On Tuesday, the Senate voted to confirm Tucson Police Chief Chris Magnus as Customs and Border Protection Commissioner. The 50-47 vote largely fell along party lines, although Sen. Susan Collins (R-Maine) voted with Democrats.
Magnus, a critic of Trump’s hardline immigration stance, was tapped by President Biden to lead CBP in April. Magnus will be charged with leading an organization of 60,000 personnel, including about 20,000 Border Patrol agents, that has not had a senate-confirmed commissioner since 2019. He will also be the first openly gay CBP commissioner.
During his confirmation hearing, Magnus said that immigration was a personal matter for him as his father and husband immigrated to the United States from Norway and Hong Kong respectively. “I pride myself on being a pragmatic and bipartisan problem-solver,” said Magnus in his opening testimony. “I care about innovative ideas, not ideology.”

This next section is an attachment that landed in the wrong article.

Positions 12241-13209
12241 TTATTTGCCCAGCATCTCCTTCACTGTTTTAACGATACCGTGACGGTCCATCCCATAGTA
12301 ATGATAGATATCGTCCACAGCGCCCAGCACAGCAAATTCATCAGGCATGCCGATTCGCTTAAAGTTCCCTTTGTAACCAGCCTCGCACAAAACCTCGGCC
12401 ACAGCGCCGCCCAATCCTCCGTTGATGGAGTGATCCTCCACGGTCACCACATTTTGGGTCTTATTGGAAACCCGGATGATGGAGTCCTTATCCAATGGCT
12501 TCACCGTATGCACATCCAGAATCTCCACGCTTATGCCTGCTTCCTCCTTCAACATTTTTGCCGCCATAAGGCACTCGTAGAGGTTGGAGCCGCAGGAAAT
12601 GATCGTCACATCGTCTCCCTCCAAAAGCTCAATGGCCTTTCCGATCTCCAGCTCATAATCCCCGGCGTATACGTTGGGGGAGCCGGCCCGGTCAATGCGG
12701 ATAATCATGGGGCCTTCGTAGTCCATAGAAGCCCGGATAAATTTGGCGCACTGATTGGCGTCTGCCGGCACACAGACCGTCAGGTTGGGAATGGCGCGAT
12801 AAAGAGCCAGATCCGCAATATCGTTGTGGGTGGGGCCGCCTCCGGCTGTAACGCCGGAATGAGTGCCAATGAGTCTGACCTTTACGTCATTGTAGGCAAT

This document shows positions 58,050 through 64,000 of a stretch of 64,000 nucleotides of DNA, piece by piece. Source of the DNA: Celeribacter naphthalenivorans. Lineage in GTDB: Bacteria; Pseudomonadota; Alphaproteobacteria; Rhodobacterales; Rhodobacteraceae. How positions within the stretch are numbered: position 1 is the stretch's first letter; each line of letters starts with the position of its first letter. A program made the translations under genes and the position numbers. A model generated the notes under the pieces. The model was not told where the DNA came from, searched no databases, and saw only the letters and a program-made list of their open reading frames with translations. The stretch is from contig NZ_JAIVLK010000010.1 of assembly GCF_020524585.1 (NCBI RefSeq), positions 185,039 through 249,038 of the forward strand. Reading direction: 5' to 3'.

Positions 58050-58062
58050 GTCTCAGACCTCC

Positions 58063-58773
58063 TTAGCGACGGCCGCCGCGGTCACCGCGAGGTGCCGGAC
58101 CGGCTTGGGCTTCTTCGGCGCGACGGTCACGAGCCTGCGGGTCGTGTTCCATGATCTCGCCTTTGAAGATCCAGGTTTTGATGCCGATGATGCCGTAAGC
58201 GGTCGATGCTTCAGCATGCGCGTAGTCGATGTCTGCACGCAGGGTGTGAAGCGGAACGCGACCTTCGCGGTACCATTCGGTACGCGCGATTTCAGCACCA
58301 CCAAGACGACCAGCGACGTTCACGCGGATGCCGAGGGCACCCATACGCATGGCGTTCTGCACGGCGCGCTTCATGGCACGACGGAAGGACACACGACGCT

The confirmation process was not without controversy and hiccups. The confirmation was delayed by Sen. Ron Wyden (D-Oregon), who refused to hold a hearing until the Department of Homeland Security answered specific questions about the Trump administration’s use of federal agents in Portland. During the hearing, Republicans were displeased when Magnus would not call the situation on the border a “crisis.” Magnus has also attracted criticism from the left for supporting some Trump-era border policies.
Magnus’ confirmation comes at a time when Biden’s immigration and border policies have come under intense scrutiny from both parties. With CBP arrests along the southern border at a two-decade high, Republicans are accusing the Biden administration for being too lenient while many Democrats argue that the administration has not gone far enough in rolling back Trump-era policies.
Photo: Bill Clark/CQ-Roll Call, Inc via Getty Images
William serves as the Washington Correspondent for the Texas Signal, where he primarily writes about Congress and other federal issues that affect Texas. A graduate of Colorado College, William has worked on Democratic campaigns in Texas, Colorado, and North Carolina. He is an internet meme expert.